The way gamblers call each other, you’d think they were in a zoo. Take the term, “fish”. Basically, it means loser, the poor bloke on the table whose
The way gamblers call each other, you’d think they were in a zoo. Take the term, “fish”. Basically, it means loser, the poor bloke on the table whose sole purpose is to make everyone else look good (and a few chips wealthier, as well). Being called a “donkey” does not make you any much better, either. He is a bad player, who literally “looks like an ass”.The alligator, or more precisely, the one with “alligator blood” is the complete opposite: someone who plays well under pressure. He’s got the nerves of steel, who’ll handle a crucial play for a million-dollar pot as calmly as most of us choose a new pair of socks. When there’s an alligator at the table, the “fish” get fried and the “donkey” gets his arse kicked.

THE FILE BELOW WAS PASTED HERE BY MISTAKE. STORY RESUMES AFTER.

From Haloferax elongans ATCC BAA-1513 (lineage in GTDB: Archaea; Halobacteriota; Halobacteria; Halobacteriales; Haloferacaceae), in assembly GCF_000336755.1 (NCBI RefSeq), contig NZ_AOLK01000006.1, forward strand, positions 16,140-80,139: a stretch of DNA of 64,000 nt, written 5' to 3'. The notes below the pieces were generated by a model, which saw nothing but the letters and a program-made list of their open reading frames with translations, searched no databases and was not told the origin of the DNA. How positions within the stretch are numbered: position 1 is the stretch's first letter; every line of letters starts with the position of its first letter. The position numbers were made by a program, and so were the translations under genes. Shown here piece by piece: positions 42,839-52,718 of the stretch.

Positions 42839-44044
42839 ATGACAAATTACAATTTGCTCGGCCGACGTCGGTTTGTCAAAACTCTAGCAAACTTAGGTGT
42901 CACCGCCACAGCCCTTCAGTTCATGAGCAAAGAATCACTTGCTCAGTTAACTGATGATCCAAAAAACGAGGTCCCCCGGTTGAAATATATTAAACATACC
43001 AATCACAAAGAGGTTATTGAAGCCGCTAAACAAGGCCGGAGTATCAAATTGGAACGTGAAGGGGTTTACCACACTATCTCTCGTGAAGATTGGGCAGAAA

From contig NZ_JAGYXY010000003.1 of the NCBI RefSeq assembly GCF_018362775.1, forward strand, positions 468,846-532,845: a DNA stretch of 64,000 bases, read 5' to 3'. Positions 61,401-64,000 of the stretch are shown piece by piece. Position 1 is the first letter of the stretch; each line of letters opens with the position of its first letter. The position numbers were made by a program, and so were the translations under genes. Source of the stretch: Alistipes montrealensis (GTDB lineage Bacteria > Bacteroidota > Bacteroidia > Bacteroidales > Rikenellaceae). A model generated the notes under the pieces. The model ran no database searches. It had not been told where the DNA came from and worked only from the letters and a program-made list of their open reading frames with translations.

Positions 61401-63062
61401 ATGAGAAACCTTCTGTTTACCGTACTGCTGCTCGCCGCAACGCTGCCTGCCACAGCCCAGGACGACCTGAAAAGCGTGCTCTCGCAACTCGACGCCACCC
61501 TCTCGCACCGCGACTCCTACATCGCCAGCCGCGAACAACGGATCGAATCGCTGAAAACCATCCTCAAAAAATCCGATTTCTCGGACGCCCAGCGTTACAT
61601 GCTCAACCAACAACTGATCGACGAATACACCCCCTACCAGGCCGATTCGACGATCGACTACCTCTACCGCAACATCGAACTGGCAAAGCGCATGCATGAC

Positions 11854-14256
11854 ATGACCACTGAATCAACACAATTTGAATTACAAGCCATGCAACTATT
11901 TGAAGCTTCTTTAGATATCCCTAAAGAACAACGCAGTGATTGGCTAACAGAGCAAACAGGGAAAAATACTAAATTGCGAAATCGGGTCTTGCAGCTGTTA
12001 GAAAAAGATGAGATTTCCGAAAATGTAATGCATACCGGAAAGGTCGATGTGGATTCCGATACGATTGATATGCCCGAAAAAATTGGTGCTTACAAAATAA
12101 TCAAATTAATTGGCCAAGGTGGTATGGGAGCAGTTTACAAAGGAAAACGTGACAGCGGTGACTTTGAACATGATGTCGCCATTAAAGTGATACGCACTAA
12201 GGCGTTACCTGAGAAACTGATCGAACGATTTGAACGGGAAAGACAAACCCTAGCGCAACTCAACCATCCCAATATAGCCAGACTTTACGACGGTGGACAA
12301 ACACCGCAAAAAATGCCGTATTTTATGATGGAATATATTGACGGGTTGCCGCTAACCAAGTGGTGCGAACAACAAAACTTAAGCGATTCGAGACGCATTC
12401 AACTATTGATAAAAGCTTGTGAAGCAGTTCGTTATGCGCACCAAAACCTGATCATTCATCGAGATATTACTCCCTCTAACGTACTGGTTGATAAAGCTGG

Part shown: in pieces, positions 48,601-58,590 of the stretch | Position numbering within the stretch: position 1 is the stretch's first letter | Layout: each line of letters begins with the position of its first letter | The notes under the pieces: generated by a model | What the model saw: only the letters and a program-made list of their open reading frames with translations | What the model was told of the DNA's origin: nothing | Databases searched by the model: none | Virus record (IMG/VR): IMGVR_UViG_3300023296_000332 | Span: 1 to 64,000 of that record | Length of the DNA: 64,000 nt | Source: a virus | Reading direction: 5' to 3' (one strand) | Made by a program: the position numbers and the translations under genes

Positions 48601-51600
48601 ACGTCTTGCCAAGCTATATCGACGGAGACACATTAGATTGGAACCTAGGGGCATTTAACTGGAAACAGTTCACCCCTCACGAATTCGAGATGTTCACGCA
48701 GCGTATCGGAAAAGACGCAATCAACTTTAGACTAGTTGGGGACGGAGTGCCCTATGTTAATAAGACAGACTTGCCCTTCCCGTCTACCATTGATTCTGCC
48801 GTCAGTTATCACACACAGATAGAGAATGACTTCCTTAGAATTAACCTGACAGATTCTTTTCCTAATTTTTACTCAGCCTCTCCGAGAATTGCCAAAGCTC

The “chameleon” is equally difficult to play against. He may not be as composed as an alligator, but he rattles everyone else at the table with his aggressive and unpredictable play: changing his style, his techniques, so you are never sure exactly what he is up to. The chameleon is particularly adept at bluffing on sites like PokerStars. Since he is so hard to figure out, you never know if he’s got a really exceptional hand or is stringing you along.
The “bull” is not a player; it is a card. Specifically, the Ace. And in case you’re thinking that a cowboy is what herds the ace in, you’re wrong again. The cowboy is the King. (We never said that these terms made sense.)
So what about “pigging it”? No, that does not refer to a gambler who likes his cards slathered with pizza grease. It’s a term for a high-low game where you, well, declare you are high and low. (This is, of course, not to be confused with “rigging it”, which could get you kicked out of the game.)